Health

The Glow ‘help you conceive’ app is now also a baby-blocker

Glow's Mike Huang and Jennifer Tye

Above: Glow's Mike Huang and Jennifer Tye

Image Credit: Glow

Glow, the fertility app from PayPal cofounder Max Levchin, claims it has helped thousands of women conceive since launching in August of 2013.

But the company is no longer just catering to women who are trying to get pregnant. As of today, women who download the app will be presented with three options: “trying to conceive,” “considering pregnancy,” and the biggest change — “not trying to conceive.”

On Glow, women can track their fertility data, and the team of data scientists will then crunch the data to better inform women of their fertility window. Glow can help women who aren’t trying to conceive keep track of their menstrual cycle and can provide them with relevant health information.

Glow isn’t intended to be a diagnostic tool or an alternative to a doctor’s visit, but it can offer helpful health recommendations. It also offers a community forum that women use to share tips and advice as well as ask questions about their pregnancy. “Glow has been a great forum for women who need emotional support or a second opinion,” said Jennifer Tye, the company’s marketing lead.

MORE: This app can help you get pregnant 

In an interview, chief executive Mike Huang hinted that Glow will ultimately position itself as a more general women’s health application. The company also has an Android app currently under development.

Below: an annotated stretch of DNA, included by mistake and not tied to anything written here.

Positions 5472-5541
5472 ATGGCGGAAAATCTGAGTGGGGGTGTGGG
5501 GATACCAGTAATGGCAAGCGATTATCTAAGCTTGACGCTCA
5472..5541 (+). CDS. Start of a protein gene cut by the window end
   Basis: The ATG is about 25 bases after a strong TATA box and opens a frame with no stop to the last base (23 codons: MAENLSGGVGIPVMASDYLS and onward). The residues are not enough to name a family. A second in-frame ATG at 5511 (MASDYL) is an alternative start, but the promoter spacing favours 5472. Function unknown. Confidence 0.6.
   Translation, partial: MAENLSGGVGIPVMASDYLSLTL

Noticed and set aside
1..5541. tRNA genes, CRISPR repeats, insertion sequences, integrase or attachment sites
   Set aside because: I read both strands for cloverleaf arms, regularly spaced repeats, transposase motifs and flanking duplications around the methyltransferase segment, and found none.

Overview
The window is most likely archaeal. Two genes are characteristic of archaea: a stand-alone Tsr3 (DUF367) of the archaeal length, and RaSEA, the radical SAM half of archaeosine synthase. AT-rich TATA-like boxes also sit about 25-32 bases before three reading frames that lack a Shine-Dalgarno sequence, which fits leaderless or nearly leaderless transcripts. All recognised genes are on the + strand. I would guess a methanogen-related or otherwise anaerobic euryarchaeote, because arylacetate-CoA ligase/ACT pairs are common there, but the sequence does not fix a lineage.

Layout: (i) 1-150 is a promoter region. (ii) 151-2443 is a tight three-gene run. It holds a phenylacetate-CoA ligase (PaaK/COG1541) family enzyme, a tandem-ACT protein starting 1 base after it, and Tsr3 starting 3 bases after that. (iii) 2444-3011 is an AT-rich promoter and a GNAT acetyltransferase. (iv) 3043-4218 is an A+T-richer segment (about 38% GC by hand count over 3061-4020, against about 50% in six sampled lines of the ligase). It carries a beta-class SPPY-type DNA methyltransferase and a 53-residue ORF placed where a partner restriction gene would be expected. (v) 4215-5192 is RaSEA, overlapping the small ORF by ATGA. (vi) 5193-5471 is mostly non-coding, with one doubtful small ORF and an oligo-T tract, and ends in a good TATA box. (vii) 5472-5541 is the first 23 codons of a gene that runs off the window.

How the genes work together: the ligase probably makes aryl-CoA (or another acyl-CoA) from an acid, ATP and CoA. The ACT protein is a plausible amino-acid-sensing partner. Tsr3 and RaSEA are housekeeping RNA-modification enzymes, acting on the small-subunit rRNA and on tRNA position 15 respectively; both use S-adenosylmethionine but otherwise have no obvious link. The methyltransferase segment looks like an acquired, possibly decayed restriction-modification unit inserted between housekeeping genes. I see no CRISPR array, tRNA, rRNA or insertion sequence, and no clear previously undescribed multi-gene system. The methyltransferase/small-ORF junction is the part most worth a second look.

Glow’s team consists of a variety of entrepreneurs, data scientists, and medical experts. The app doesn’t make sweeping assumptions about women; it was designed to take each individual’s health needs into account. For instance, not every woman experiences a 28-day cycle, and the app takes that into account. Glow also integrates with MyFitnessPal to incorporate data about meal intake and fitness levels, which will impact a woman’s likelihood of conceiving.

With this data, the app can make personalized recommendations for women who are trying to conceive or get healthier. It offers an “Insights” feature and will prompt its users to see a physician if they are likely to suffer from a condition like Polycystic ovary syndrome (PCOS). According to Tye, it took one user’s doctors nine years to properly diagnose PCOS.  In only a few months of using Glow, the app was able to detect the symptoms. Another insight might reference how Vitamin B6, found in fish like salmon, can help relieve exhaustion for some women.

The company hasn’t revealed details on how it plans to make money at this stage, although Huang did say they are considering a new insurance model. He stressed that the company would never consider selling women’s health information to pharma giants. For now, he explained, the team is singularly focused on developing the product.

Levchin is highly involved with the app as the company’s executive chairman. At a recent conference, he described fertility as “ridiculously 15th-century” and explained how a richer understanding of data can help women conceive. Levchin is passionate about using big data to solve real human problems.

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